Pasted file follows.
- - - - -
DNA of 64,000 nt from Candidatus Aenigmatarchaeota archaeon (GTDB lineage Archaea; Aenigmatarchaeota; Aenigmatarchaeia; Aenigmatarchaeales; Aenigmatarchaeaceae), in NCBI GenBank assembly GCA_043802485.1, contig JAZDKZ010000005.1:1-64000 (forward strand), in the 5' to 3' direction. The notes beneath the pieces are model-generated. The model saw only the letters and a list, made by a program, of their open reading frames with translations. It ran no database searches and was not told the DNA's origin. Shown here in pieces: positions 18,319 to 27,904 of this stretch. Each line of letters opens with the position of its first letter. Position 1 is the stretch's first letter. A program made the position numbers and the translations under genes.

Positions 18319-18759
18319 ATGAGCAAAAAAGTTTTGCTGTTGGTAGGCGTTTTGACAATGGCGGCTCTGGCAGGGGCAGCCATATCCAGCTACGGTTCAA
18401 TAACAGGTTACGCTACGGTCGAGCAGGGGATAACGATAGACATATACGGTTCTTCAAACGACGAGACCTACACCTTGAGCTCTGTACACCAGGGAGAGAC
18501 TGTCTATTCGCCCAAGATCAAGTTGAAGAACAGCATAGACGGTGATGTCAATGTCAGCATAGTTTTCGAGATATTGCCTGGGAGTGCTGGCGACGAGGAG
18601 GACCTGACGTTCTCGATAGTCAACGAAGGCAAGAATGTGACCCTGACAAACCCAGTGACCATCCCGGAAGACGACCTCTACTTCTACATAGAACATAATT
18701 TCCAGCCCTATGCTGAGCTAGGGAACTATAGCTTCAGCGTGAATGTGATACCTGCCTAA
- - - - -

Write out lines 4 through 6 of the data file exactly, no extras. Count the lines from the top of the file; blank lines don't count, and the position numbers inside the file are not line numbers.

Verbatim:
18401 TAACAGGTTACGCTACGGTCGAGCAGGGGATAACGATAGACATATACGGTTCTTCAAACGACGAGACCTACACCTTGAGCTCTGTACACCAGGGAGAGAC
18501 TGTCTATTCGCCCAAGATCAAGTTGAAGAACAGCATAGACGGTGATGTCAATGTCAGCATAGTTTTCGAGATATTGCCTGGGAGTGCTGGCGACGAGGAG
18601 GACCTGACGTTCTCGATAGTCAACGAAGGCAAGAATGTGACCCTGACAAACCCAGTGACCATCCCGGAAGACGACCTCTACTTCTACATAGAACATAATT